I remember the first time I found “my people.” I had been invited to present several workshops at a conference for women ministry leaders. It was the first time I was exposed to a group of people just like me. Women! And not just women, but women who were leaders! In ministry! In the large group sessions, in the workshops, and in the speakers’ room—these were my people! I left the conference with a full heart, my spirit buoyed by the heart-to-heart conversations, like-minded camaraderie, and new friendships. I didn’t know how thirsty I was until I found a well.
Then I went back home, back to my male-heavy world of ministry. I knew I needed to develop a better support community for myself as a female leader, but I wasn’t sure how to do it. As women ministry leaders, we need a support network, but it can be challenging to find that support when there aren’t a lot of our species in the population. It has taken me 25 years of trial and error to learn how to develop a solid web of supportive relationships.
The Challenges of Finding Community
Ministry leaders—both male and female—are subject to a construct called “power distance.” This means that most members of the general congregation view those in authority as special or separate from the rank-and-file. Even if you are a leader who tries to be more “of the people” and down-to-earth in your interactions, many under your leadership will still view you as somehow separate. It’s hard to build true community with those who put you on a pedestal. Some in your ministry may also have trouble dealing with the reality that leaders have struggles, too.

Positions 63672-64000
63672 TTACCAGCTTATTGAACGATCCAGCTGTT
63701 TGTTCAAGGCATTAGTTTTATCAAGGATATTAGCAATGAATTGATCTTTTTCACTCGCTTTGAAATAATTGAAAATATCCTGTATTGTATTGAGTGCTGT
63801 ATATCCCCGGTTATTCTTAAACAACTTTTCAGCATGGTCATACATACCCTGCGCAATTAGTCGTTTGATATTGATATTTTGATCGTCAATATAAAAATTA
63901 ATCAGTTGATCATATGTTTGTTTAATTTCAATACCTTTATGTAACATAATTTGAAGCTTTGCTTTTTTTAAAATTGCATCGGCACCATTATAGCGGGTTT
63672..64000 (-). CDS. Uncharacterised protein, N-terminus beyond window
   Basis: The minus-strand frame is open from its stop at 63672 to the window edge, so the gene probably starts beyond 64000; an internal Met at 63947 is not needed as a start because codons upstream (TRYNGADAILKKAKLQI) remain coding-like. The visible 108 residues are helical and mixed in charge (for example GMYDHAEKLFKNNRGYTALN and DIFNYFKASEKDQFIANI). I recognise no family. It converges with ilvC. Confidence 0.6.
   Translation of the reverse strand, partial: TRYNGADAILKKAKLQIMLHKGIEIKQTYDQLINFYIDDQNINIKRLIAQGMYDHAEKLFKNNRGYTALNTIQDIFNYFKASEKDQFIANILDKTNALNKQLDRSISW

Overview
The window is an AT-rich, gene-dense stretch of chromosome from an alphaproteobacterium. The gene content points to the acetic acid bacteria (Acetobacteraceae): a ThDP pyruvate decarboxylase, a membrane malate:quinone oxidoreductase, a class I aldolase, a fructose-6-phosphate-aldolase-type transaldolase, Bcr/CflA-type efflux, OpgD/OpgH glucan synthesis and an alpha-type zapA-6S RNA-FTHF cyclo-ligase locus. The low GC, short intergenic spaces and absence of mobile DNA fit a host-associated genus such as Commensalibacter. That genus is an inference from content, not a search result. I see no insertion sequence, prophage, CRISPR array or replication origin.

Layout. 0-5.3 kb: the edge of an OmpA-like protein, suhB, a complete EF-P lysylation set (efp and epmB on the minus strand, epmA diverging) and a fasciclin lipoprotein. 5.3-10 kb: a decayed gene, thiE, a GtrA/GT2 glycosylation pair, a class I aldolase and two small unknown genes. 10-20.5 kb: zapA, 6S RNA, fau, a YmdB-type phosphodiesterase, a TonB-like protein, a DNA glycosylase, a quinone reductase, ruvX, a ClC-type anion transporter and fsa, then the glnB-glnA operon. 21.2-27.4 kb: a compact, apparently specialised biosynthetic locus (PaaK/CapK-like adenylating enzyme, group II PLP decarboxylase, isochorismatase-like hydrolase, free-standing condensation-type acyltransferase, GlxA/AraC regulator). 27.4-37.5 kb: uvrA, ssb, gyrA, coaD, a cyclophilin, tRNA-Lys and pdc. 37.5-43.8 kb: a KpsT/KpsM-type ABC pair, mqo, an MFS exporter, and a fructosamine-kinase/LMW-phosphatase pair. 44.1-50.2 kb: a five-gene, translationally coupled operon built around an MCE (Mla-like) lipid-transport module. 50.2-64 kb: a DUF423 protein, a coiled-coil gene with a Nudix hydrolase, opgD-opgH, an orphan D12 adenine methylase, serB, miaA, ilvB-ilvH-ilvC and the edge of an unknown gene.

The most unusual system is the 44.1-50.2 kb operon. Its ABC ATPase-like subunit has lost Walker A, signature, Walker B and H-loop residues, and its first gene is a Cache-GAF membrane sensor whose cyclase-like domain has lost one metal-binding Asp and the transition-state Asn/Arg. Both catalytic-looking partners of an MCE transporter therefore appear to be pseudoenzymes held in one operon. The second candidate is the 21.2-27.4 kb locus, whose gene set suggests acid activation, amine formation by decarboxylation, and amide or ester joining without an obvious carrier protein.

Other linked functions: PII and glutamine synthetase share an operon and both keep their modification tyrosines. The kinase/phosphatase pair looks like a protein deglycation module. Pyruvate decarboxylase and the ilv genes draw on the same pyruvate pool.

Another difficult dynamic is that “power distance” can also result in the opposite: people are attracted to those in authority to be identified as part of your inner circle to increase their own prestige or sense of self-worth. These types of people may promise friendship and support, but are actually “fans” and not true friends.
The most natural source of community would seem to be fellow leaders in your organization or ministry area, however, even in these relationships there is often a power dynamic. Either you are subject to the authority of these leaders, or you have some type of authority over them. A former pastor I worked for said he was taught in seminary to never become friends with his staff members because one day he might have to fire them. This perspective is partly generational and I know many churches where the staff enjoy deep relationships, but it is still true that power dynamics complicate relationships.